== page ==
Breaking down the data specifically, the Huawei Tecal ES3000 was a top-performing PCIe application accelerator dominating all other products we've tested in this category. What makes that an even more forceful statement is that the ES3000 is an MLC NAND-based device, while two of the comparables (the Fusion ioDrive2 Duo SLC and Micron P320h) are SLC-based. For the ES3000 to provide greater throughput is substantial, no doubt, but to also provide lower, more consistent response time is an even greater accomplishment.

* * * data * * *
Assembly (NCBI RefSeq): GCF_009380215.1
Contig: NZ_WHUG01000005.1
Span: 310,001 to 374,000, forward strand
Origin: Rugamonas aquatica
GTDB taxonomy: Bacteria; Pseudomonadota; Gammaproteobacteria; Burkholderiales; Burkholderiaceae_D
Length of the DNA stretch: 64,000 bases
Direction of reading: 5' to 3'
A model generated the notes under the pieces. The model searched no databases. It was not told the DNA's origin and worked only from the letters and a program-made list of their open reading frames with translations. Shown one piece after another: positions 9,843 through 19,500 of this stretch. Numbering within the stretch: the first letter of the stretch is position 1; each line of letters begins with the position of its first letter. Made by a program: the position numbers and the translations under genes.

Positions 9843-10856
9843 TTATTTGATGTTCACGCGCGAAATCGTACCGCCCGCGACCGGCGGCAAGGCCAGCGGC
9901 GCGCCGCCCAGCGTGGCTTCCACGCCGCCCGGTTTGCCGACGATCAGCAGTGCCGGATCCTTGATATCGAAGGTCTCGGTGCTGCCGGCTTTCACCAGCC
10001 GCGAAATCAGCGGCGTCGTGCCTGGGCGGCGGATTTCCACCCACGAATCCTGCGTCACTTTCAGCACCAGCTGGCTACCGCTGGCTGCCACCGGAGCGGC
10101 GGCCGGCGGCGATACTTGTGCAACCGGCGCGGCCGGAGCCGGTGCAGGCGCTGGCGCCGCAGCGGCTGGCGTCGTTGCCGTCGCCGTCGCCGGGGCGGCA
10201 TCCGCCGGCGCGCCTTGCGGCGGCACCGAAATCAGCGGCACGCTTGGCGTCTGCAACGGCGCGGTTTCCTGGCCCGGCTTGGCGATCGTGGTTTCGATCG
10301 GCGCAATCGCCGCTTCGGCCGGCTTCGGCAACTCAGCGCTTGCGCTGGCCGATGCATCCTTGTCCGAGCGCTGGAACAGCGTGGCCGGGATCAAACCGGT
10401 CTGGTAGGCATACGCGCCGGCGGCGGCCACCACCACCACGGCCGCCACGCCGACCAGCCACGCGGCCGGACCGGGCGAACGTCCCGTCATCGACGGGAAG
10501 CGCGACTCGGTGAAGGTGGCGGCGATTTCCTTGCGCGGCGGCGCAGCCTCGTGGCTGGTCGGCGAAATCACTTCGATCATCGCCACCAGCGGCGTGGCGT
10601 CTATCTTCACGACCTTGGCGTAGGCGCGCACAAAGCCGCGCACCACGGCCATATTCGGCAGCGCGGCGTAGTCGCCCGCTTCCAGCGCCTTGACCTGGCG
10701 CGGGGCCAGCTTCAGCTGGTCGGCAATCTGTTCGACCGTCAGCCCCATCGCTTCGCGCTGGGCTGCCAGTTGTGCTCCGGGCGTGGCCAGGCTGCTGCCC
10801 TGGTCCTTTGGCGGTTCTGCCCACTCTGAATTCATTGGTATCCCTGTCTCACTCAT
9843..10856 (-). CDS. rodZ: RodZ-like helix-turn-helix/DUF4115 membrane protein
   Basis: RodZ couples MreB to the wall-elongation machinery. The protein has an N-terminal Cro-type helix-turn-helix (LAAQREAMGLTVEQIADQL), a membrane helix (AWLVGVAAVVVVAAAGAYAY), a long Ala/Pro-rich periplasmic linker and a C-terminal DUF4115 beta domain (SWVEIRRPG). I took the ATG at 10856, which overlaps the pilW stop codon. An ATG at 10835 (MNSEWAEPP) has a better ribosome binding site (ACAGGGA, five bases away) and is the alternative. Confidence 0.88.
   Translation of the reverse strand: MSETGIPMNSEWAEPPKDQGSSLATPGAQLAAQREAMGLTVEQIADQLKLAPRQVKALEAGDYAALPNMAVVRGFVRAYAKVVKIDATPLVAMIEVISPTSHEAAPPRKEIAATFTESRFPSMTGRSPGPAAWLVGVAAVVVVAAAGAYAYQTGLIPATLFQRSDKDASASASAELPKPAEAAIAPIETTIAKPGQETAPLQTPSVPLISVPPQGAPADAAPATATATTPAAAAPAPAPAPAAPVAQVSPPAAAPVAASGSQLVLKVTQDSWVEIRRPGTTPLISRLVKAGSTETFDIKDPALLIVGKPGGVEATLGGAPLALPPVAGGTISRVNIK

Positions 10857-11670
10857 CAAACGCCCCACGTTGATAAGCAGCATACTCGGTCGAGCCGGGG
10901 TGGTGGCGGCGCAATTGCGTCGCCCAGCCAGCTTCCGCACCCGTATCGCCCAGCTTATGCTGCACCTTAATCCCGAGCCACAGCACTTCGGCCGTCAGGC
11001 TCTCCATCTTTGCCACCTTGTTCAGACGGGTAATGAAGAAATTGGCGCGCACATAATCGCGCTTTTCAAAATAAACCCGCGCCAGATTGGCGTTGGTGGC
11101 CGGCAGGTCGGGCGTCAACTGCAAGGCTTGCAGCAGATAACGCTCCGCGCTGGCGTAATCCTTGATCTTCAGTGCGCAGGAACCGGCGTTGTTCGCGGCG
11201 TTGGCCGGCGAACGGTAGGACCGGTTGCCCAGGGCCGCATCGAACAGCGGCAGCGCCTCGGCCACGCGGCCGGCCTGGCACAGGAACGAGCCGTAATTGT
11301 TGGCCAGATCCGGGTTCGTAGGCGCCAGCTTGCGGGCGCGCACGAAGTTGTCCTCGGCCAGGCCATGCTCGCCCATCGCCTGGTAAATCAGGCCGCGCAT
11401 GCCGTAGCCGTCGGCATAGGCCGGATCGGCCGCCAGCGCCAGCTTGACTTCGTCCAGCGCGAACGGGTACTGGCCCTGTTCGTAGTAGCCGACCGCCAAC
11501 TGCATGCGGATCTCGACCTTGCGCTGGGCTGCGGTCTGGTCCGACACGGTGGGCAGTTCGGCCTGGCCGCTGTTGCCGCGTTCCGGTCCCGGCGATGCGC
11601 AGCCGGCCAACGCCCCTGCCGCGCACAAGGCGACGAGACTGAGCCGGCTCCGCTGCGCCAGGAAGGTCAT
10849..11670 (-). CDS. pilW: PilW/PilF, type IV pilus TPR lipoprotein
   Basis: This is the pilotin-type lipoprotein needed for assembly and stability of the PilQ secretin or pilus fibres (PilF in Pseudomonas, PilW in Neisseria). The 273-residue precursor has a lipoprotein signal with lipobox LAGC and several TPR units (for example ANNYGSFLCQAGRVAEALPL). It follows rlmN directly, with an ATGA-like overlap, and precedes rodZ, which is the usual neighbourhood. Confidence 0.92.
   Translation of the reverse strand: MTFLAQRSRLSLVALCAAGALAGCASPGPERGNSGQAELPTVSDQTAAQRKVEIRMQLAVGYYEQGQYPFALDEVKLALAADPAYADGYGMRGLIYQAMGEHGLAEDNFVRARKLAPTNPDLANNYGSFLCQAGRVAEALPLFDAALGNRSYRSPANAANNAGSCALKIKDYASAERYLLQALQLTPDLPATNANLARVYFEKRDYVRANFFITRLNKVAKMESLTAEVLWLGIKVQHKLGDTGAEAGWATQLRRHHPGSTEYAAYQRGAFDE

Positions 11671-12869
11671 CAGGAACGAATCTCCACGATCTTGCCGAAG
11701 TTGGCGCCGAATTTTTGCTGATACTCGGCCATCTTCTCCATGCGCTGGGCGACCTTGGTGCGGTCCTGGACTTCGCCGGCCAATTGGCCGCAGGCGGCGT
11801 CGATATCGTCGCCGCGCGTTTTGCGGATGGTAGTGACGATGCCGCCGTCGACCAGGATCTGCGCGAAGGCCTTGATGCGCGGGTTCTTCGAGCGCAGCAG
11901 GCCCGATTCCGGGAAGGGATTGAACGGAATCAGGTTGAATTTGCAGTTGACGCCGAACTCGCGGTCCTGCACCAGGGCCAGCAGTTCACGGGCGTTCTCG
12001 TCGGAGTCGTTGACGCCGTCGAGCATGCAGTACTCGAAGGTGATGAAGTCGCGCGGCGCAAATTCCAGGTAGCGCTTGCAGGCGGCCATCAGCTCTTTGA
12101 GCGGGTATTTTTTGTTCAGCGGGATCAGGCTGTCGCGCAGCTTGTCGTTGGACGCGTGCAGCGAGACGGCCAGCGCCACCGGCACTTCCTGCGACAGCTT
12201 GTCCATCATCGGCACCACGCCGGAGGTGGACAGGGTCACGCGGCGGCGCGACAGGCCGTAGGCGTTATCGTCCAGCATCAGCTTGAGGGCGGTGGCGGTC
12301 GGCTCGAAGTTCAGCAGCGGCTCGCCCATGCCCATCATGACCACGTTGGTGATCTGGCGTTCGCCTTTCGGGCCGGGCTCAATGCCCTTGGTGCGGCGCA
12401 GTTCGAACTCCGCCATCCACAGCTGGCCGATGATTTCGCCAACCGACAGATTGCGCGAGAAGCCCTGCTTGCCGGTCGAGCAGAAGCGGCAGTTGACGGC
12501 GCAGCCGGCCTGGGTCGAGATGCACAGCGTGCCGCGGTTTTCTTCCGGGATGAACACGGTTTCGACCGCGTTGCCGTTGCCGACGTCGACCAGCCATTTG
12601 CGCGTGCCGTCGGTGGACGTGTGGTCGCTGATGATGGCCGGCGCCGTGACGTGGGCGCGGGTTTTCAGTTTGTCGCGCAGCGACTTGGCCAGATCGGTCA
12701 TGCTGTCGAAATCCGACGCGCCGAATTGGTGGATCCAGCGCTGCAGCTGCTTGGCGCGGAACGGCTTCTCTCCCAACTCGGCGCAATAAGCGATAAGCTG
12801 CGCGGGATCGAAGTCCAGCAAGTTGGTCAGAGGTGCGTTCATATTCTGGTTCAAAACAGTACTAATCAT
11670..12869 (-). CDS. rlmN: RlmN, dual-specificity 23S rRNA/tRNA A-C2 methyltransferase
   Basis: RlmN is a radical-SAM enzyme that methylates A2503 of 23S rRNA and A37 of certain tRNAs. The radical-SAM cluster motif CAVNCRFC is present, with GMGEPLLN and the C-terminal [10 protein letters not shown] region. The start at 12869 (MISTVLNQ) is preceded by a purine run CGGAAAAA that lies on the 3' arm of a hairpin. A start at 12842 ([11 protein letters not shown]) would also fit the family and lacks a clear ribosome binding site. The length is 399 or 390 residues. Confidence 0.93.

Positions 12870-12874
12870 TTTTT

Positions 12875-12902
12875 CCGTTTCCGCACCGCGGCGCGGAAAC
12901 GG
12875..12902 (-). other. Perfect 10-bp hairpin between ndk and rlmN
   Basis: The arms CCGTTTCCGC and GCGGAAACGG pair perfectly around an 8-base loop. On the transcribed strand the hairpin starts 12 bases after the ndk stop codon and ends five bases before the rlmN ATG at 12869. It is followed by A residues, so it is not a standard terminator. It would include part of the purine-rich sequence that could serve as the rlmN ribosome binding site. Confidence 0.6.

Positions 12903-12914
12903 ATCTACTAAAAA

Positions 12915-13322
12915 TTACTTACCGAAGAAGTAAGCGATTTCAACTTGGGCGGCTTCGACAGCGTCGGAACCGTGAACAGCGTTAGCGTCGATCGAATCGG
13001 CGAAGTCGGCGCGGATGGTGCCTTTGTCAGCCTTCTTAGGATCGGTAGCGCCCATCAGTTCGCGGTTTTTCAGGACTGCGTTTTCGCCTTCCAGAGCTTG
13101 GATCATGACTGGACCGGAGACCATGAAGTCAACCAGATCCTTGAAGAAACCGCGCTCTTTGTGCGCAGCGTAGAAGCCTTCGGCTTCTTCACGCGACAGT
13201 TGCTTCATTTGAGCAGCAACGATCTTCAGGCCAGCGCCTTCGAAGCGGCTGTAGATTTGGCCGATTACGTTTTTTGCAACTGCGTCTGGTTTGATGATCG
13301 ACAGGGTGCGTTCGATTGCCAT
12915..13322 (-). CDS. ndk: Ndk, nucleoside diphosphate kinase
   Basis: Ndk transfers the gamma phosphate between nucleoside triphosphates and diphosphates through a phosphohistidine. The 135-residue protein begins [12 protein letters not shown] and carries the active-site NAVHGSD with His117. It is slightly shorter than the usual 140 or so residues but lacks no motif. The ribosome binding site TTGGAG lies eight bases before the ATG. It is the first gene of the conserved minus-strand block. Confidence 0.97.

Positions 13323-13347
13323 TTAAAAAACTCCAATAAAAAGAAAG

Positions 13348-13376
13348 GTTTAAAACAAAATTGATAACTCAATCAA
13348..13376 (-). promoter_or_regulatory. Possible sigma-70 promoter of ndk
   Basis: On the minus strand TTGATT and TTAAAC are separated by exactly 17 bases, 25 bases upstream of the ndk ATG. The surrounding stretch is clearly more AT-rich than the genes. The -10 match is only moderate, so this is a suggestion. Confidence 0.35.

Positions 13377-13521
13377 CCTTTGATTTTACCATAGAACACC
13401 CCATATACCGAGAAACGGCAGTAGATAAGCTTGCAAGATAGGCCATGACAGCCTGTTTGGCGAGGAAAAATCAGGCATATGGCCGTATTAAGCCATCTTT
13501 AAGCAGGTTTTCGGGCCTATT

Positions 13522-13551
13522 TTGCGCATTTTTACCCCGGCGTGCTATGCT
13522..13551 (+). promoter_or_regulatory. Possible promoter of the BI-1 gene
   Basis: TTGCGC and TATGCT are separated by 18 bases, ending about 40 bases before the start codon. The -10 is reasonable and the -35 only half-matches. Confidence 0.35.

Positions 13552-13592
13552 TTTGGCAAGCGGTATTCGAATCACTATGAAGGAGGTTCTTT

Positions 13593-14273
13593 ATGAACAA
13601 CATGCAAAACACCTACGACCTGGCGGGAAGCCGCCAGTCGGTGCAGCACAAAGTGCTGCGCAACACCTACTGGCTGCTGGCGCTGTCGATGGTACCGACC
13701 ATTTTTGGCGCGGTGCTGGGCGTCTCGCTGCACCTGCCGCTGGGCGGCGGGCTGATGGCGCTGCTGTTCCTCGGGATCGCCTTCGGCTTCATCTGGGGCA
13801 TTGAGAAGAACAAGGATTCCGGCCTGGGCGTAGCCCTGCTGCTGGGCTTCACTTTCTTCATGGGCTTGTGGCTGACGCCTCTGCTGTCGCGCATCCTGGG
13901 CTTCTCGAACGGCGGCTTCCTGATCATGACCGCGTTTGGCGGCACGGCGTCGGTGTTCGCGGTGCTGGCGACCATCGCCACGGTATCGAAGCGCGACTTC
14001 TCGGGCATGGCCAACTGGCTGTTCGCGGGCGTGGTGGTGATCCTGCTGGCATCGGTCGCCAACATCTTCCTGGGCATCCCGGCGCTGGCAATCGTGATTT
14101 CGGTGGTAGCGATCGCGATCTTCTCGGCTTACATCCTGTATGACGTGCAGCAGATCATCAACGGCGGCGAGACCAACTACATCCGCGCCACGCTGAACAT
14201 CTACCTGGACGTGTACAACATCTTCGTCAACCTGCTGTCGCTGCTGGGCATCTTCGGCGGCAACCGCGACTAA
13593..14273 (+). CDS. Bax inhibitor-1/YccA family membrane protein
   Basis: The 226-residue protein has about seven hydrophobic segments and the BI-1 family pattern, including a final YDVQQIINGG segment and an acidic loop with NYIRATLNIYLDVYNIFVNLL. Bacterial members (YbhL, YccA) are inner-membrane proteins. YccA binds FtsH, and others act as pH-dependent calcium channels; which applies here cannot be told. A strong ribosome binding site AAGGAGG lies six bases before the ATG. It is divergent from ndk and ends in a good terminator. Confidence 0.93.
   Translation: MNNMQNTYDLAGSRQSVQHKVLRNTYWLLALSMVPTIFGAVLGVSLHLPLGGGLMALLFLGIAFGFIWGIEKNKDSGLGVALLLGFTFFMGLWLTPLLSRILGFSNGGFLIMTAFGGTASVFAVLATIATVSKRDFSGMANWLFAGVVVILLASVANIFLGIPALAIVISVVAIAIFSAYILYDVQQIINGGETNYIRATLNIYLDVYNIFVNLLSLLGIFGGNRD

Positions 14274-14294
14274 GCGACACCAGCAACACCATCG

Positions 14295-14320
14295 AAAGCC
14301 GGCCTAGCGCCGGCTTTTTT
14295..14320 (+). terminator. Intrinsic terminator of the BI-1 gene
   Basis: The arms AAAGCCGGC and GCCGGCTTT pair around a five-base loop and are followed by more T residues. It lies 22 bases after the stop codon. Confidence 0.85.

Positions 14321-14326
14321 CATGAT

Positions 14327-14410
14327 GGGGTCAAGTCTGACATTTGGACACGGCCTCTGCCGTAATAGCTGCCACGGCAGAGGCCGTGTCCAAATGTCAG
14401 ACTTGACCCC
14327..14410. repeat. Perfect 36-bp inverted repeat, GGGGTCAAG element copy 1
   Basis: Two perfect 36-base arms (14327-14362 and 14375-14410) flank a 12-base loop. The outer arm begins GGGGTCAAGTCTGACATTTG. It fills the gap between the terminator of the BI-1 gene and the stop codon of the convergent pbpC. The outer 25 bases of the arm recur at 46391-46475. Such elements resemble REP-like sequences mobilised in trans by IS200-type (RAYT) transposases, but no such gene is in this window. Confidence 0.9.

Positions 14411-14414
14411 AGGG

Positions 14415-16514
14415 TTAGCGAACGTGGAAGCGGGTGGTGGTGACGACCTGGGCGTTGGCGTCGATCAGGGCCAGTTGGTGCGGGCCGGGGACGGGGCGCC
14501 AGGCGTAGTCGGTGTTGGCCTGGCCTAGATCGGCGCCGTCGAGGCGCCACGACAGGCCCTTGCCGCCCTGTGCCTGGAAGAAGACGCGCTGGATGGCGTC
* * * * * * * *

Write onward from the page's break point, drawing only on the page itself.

Starting with our proprietary MarkLogic NoSQL Database environment, the Huawei Tecal ES3000 2.4TB provided extremely low average latency at 1.31ms, with peaks only reaching the 3-6ms range. That represents the lowest mark by any PCIe Application Accelerator we've tested to date. Peaks from the comparables ranged to at least 18ms. We then moved on to the Percona MySQL database test via SysBench which measures OLTP activity. Again, the ES3000 2.4TB performed excellently. At the terminal queue depth, it produced 2,735 TPS, with an average latency of 11.7ms at QD32 and an 99th percentile average at QD32 of 19.84ms. These figures were significantly better than the comparables' posted marks.